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Senate calls for legalisation of cannabis

Switzerland's senate has followed the lead of the house of representatives and approved proposals from two cantons, Zürich and Basel Country, to decriminalise the consumption and the sale of cannabis.

This content was published on March 7, 2000 - 20:05

Switzerland's senate has followed the lead of the house of representatives and approved proposals from two cantons, Zürich and Basel Country, to decriminalise the consumption and the sale of cannabis.

Representatives from the two cantons proposed putting the sale and distibrution of cannabis under the control of a federal monopoly. The Senate accepted both proposals.

But the president of the senate's health commission, Christine Beerli, stressed that there was no question of a relaxation in the law controlling hard drugs. She said even though eventual state distribution of the drug could not be sanctioned, the goal of the two proposals was to push for a relaxation in the law.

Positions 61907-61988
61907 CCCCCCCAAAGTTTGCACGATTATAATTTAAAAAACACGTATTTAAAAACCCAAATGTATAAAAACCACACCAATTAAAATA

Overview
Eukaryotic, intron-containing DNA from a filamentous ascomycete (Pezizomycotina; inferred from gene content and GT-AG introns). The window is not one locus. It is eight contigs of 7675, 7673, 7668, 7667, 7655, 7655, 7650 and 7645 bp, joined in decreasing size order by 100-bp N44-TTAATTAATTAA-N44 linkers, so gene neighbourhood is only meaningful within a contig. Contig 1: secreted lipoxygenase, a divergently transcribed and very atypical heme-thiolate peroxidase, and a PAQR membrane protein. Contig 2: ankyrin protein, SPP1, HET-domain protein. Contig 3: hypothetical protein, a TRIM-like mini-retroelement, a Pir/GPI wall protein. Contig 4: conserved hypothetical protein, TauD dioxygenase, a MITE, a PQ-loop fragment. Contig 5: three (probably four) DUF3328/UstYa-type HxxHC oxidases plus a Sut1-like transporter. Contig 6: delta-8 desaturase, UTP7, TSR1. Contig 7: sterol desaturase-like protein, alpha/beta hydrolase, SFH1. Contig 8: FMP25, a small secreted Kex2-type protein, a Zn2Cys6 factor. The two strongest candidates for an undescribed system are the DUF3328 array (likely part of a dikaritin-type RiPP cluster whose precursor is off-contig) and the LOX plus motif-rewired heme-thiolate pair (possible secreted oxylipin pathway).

Advocates of a change in the law say that legalising cannabis would make a clear division in the market between hard and soft drugs. They say including cannabis with alcohol and tobacco under soft drugs would make its abuse easier to prevent. It would also be a better use of police resources by reducing the amount of time spent following up cases involving cannabis.

Opponents argue that reform could lead to "cannabis tourism" and they fear the general public could underestimate the potential danger the drug poses.

The government in Berne is currently working on a reform of the law. But a draft of the proposed changes is not expected to be voted on by parliament before next year.

From staff and wire reports

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